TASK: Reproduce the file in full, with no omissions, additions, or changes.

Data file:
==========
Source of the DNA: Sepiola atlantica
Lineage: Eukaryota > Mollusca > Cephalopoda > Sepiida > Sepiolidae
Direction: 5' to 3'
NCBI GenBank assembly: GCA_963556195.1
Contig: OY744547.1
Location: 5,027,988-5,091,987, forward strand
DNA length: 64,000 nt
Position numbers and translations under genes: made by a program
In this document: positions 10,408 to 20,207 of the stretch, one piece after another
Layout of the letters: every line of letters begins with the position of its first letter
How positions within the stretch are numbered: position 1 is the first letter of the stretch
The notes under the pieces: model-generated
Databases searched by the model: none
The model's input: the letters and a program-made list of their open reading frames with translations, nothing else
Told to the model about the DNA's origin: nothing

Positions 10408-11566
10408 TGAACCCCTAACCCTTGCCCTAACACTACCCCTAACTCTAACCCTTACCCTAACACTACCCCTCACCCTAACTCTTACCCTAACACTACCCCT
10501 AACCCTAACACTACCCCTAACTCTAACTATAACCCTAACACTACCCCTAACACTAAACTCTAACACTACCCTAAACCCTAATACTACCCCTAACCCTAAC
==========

Source of the DNA: Sepiola atlantica
Lineage: Eukaryota > Mollusca > Cephalopoda > Sepiida > Sepiolidae
Direction: 5' to 3'
NCBI GenBank assembly: GCA_963556195.1
Contig: OY744547.1
Location: 5,027,988-5,091,987, forward strand
DNA length: 64,000 nt
Position numbers and translations under genes: made by a program
In this document: positions 10,408 to 20,207 of the stretch, one piece after another
Layout of the letters: every line of letters begins with the position of its first letter
How positions within the stretch are numbered: position 1 is the first letter of the stretch
The notes under the pieces: model-generated
Databases searched by the model: none
The model's input: the letters and a program-made list of their open reading frames with translations, nothing else
Told to the model about the DNA's origin: nothing

Positions 10408-11566
10408 TGAACCCCTAACCCTTGCCCTAACACTACCCCTAACTCTAACCCTTACCCTAACACTACCCCTCACCCTAACTCTTACCCTAACACTACCCCT
10501 AACCCTAACACTACCCCTAACTCTAACTATAACCCTAACACTACCCCTAACACTAAACTCTAACACTACCCTAAACCCTAATACTACCCCTAACCCTAAC